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artvandelay's blog

2:02 PM on 02.07.2010

ME2 - Character building, cognitive dissonance and seamless story

Mass Effect 2 is one of the best games I have played, but it's not without its faults. Most of the negative criticism seems directed towards technical faults, such as audio and movement glitches. Some would also say that the RPG elements such as inventory and character building is dumbed down. The latter is the least valid criticism in my eyes. I'm just going to get this out of the way first.

The character building is condensed, not reduced. The character building in the first game was terrible, a mess of skills, with endless incremental upgrades, placed together to create uncomfortable prioritzation and comparison. Intimidation versus assault rifles vs biotic powers vs class powers? 12 incremental skills of charm? 12 skills of assault rifles or throw where the multiplier increases by decimals for every point, instead of Mass Effect 2's condensed 4-point list where it increases at same rate but without the clicking.

It's one of the little things, the small rewards and feelings that has contributed to successful games like Diablo. You may not have a chance to level up your character after every mission, but Mass Effect 2 does offer a deeper skill system. Mass Effect 2 has more powers and more variations available in a less visually demoralizing menu.

Some skills have been scrapped, for good reasons. Mako is (thankfully) removed, so there's no need for electronics. Hacking is made available for everyone through a decent minigame, goodbye encryption. Weapons skills are moved to upgrades, which encourage exploring and shopping. Health regeneration is replaced with first aid, giving the game better pacing. Intimidate/charm is replaced with paragon/renegade dialogue. This game may not offer a whole new enormous set of skills, but it does offers more balanced and depth to existing and new ones. Thank god for the removal of inventory.

This was partly addressed in a rev rant I believe. Mass Effect and games in general tend to focus on polarized personalities: evil versus good. The extreme personalities themselves are a problem, but only a part of it. The main problem is that this games poses "big choices" on you, encouraging you to judge them yourself by your own ethics and morals. In Mass Effect, the only way to be rewarded by your choices is to take a path and stick with it. Several of the mission dialogues are only solved by having complete Renegade/Paragon scores. You are, in fact, penalized for doing choices based on your own ethical and moral judgement. This is a problem as no person perfectly fits the renegade/paragon persona in mass effect. I like to perform renegade impulse choices against thugs, such as setting a gas tank on fire to make it explode in their face. I don't like being mean to Mordin and Kelly just because I have to maintain my renegade score, if I want to successfully complete the whole game. This makes the whole game plagued by cognitive dissonance and strips the choices of all moral judgement.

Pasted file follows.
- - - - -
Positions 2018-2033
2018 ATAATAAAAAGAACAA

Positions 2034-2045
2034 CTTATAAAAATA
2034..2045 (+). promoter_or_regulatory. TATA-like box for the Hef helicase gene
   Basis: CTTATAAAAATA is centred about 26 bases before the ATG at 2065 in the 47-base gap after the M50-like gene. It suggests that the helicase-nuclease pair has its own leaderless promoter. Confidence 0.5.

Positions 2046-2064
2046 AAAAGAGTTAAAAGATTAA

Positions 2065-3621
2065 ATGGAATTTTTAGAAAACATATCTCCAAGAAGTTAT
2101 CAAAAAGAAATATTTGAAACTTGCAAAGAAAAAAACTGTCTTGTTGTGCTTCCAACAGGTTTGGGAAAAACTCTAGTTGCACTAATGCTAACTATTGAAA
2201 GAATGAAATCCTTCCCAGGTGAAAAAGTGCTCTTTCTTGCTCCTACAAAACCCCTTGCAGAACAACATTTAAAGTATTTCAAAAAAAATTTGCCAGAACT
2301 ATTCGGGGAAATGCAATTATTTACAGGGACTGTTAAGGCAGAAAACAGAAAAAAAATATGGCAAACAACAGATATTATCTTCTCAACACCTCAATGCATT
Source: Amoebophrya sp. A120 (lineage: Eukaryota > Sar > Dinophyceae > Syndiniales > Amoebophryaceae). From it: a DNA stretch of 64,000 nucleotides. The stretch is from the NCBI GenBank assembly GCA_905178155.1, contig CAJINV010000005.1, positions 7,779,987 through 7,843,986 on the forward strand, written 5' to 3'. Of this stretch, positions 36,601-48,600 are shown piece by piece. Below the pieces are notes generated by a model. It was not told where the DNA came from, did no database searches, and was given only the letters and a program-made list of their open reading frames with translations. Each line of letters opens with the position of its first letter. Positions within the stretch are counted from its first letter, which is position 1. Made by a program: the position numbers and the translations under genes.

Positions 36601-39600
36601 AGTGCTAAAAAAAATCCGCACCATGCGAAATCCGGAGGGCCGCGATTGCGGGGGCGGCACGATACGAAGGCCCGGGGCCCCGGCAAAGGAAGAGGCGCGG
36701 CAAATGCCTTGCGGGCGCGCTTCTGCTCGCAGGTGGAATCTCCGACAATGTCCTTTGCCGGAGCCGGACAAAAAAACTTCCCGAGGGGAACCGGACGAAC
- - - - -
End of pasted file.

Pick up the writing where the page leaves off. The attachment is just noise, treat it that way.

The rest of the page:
Another concern is that the game tends to appear too designed and structured. Every character has a personal quest with the same trigger source and same time span. At a point in the game, you are basically refreshing a NPC to see if you've hit that trigger yet. When all the mission types have the same duration and trigger, it feels very arcade-ish. The mission debriefing reinforces this feeling. It would be better if the missions were better integrated to appear more seamless in the story.

Another problem, which might be a problem with my self-control and not the game. The choices should be permanent, they should autosave to my character when chosen. If Thane, Mordin or Legion had died I wouldn't think twice about reloading.
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